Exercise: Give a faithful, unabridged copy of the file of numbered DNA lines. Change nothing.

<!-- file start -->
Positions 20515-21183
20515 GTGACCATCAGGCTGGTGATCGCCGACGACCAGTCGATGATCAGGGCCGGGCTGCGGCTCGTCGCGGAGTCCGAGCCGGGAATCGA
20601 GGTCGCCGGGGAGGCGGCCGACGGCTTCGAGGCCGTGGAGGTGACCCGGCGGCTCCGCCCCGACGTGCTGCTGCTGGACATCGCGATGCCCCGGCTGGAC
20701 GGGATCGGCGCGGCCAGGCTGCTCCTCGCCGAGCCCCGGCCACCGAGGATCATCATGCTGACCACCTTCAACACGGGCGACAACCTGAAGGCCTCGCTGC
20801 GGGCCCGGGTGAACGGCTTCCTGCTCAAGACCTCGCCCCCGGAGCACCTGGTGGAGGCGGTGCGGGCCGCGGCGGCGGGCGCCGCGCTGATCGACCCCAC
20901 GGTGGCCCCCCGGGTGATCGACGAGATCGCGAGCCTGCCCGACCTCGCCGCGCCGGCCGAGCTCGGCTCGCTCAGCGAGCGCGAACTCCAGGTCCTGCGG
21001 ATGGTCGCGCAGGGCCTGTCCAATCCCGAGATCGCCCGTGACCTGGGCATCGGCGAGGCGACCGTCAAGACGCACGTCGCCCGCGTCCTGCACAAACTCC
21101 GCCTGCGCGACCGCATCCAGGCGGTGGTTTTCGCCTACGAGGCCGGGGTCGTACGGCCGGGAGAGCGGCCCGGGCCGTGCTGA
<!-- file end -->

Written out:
Positions 20515-21183
20515 GTGACCATCAGGCTGGTGATCGCCGACGACCAGTCGATGATCAGGGCCGGGCTGCGGCTCGTCGCGGAGTCCGAGCCGGGAATCGA
20601 GGTCGCCGGGGAGGCGGCCGACGGCTTCGAGGCCGTGGAGGTGACCCGGCGGCTCCGCCCCGACGTGCTGCTGCTGGACATCGCGATGCCCCGGCTGGAC
20701 GGGATCGGCGCGGCCAGGCTGCTCCTCGCCGAGCCCCGGCCACCGAGGATCATCATGCTGACCACCTTCAACACGGGCGACAACCTGAAGGCCTCGCTGC
20801 GGGCCCGGGTGAACGGCTTCCTGCTCAAGACCTCGCCCCCGGAGCACCTGGTGGAGGCGGTGCGGGCCGCGGCGGCGGGCGCCGCGCTGATCGACCCCAC
20901 GGTGGCCCCCCGGGTGATCGACGAGATCGCGAGCCTGCCCGACCTCGCCGCGCCGGCCGAGCTCGGCTCGCTCAGCGAGCGCGAACTCCAGGTCCTGCGG
21001 ATGGTCGCGCAGGGCCTGTCCAATCCCGAGATCGCCCGTGACCTGGGCATCGGCGAGGCGACCGTCAAGACGCACGTCGCCCGCGTCCTGCACAAACTCC
21101 GCCTGCGCGACCGCATCCAGGCGGTGGTTTTCGCCTACGAGGCCGGGGTCGTACGGCCGGGAGAGCGGCCCGGGCCGTGCTGA